Recognizing and stopping harassment is an essential component of a respectful and innovative workplace. These easy-to-use cards provide a simple model along with thought-provoking questions on effective ways to address and prevent workplace harassment and bullying. These cards are great for a quick training reminder, reinforcement or as a conversation generator.
Most of us know that we all share a responsibility for preventing sexual harassment in the workplace. But one of the challenges we face on a day to day basis is recognizing it. It's not enough to understand the legal definition alone… we have to know what sexual harassment looks like in the real world… and its consequences on each other… and the organization.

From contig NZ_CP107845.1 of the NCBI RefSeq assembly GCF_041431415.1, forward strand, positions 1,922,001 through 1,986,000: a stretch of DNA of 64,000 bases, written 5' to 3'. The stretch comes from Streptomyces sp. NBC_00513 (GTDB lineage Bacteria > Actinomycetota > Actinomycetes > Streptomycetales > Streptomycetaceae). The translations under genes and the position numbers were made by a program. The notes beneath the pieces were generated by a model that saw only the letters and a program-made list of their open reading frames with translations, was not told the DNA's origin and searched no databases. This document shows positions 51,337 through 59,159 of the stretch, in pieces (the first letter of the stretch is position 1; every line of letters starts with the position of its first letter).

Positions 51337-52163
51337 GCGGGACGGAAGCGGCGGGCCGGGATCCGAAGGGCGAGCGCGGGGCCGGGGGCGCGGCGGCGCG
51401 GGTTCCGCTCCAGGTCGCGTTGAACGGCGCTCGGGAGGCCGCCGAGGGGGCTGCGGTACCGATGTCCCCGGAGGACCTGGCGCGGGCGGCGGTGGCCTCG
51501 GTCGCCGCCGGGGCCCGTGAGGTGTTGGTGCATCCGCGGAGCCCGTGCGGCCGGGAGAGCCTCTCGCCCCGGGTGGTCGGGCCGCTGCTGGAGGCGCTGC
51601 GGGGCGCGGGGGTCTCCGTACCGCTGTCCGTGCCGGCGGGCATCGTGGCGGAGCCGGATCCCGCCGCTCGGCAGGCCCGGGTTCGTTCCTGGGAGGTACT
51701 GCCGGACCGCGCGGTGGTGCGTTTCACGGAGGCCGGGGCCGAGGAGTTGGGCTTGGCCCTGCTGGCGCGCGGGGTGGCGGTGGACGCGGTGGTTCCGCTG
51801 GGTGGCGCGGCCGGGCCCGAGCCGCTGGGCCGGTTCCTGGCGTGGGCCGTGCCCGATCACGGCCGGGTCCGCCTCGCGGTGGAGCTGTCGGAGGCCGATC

Dreading that difficult discussion with an employee or coworker who just isn't engaged or performing as expected? These easy-to-use cards provide a simple model (T.A.L.K.) along with thought-provoking questions on starting those tough conversations. Great for a quick training reminder, reinforcement or as a discussion generator.
Having active and respectful discussions are essential components of an inclusive and innovative workplace. These easy-to-use cards provide a simple model (S.P.A.C.E.) along with thought-provoking questions on effective ways to tackle the tough discussions with grace and respect. These cards are great for a quick training reminder, reinforcement or as a conversation generator.
A colorful and right-to-the-point reminder card that provides a simple model (H.I.D.D.E.N.) for understanding unconscious bias as well as providing questions to address hidden bias in the workplace. These cards can be printed and distributed for a quick reminder or conversation starter.